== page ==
Living cells are highly crowded with large and small biomolecules. The total concentration of biomolecules can reach 400 mg/ml, and 40% of the cell volume is occupied by biomolecules. Droplet formation in cells via liquid-liquid phase separation may play a role in controlling biochemical reactions in this complex molecular environment. Liquid-liquid phase separation generally involves nucleic acids and proteins as anionic and cationic components, respectively. Significant characteristics of droplets, which make them different from protein aggregation or fibril formation, are reversibility of formation and responsiveness to the molecular environment. In this review, we quantitatively describe the molecular environment inside cells and droplets that participate in controlling central dogma reactions. Finally, we discuss the importance of droplets under conditions of molecular crowding within living cells.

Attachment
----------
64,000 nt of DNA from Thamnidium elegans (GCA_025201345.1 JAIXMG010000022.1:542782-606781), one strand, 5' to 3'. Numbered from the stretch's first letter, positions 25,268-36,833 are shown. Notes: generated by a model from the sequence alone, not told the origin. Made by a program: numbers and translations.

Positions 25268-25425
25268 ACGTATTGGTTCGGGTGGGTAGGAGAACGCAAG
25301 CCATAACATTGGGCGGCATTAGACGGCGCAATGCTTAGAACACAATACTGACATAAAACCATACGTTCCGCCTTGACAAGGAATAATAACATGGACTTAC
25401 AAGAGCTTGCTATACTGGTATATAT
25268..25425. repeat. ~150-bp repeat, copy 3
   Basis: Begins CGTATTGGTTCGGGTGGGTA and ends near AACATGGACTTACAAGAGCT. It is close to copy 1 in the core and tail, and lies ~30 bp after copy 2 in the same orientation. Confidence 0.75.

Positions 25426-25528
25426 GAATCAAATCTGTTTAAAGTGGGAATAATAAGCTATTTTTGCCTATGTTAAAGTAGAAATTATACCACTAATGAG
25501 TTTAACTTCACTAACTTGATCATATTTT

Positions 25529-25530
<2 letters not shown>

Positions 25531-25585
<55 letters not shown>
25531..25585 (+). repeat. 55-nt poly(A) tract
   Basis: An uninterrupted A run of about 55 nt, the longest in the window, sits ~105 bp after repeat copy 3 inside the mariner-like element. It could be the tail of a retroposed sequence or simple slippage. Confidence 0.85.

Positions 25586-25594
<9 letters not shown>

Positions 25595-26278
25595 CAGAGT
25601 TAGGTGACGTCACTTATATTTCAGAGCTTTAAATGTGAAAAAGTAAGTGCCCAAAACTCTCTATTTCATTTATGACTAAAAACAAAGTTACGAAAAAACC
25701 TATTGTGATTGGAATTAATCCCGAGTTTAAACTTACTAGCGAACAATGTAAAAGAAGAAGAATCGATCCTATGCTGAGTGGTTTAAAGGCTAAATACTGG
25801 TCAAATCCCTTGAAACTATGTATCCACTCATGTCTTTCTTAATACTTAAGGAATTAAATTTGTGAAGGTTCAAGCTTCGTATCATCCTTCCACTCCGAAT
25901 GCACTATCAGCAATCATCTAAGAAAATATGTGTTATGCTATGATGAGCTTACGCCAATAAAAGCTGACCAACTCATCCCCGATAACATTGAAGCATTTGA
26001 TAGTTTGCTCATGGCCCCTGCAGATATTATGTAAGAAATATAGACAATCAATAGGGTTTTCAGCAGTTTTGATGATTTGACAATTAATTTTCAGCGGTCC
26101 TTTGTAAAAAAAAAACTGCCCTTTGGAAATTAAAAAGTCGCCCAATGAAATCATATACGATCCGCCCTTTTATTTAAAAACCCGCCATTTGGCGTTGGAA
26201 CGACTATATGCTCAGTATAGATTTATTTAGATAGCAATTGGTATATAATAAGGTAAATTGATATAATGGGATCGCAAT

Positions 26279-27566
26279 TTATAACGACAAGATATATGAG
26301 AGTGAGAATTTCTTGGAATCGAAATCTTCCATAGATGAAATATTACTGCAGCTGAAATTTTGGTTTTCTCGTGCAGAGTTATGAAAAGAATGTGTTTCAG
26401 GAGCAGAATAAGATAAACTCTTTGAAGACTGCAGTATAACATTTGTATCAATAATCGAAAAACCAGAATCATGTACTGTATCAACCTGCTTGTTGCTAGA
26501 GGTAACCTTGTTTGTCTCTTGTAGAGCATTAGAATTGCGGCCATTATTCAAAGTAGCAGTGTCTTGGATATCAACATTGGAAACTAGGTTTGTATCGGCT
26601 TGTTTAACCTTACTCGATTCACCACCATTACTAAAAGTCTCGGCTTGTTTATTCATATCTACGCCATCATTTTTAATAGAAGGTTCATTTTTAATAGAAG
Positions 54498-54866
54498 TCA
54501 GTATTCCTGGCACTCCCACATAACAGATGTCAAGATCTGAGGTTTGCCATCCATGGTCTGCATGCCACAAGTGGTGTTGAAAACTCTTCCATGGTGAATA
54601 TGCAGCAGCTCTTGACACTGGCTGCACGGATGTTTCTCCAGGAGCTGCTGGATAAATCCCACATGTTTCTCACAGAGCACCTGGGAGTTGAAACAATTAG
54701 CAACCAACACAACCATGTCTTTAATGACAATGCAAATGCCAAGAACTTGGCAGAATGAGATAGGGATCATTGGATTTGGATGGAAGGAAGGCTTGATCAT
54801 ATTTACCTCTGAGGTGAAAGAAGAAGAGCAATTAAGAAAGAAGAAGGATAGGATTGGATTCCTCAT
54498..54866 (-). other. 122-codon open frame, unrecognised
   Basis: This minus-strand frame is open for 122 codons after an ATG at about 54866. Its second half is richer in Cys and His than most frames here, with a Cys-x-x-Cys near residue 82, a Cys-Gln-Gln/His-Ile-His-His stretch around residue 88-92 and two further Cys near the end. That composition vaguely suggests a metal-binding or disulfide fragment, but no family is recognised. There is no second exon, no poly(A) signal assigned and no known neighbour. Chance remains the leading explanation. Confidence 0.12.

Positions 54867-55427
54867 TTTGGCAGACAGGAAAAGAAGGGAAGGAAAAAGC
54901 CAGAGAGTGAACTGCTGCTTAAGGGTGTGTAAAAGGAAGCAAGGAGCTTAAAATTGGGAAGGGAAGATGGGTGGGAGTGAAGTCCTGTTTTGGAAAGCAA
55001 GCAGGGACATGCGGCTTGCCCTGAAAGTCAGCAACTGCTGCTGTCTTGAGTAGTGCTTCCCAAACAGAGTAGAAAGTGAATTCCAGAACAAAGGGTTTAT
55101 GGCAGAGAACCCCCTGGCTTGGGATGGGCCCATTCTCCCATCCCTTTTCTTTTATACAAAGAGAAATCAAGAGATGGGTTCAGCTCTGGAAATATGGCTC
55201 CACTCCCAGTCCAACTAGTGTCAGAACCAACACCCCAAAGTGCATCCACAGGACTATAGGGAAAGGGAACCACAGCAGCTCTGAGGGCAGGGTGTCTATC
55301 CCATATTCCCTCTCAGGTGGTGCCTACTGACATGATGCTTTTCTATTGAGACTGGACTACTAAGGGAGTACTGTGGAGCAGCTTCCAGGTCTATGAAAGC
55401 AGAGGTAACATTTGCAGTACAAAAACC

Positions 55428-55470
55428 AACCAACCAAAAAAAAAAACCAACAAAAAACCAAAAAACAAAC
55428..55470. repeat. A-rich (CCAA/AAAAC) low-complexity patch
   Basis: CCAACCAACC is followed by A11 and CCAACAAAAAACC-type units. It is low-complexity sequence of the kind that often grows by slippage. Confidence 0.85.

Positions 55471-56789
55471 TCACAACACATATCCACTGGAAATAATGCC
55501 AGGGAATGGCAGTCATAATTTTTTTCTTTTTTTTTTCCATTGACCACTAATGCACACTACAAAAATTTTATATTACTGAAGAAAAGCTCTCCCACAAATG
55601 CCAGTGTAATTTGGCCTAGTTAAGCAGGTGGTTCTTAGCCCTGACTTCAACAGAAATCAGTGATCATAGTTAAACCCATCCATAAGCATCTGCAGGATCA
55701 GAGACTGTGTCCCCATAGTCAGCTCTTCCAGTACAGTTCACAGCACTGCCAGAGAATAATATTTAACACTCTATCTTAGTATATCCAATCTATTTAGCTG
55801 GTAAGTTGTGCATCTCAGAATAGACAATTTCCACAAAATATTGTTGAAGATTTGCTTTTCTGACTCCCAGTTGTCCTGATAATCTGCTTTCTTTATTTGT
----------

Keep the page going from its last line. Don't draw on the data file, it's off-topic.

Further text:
Keywords: Central dogma; Droplet; Molecular crowding; Nucleic acid; Phase separation.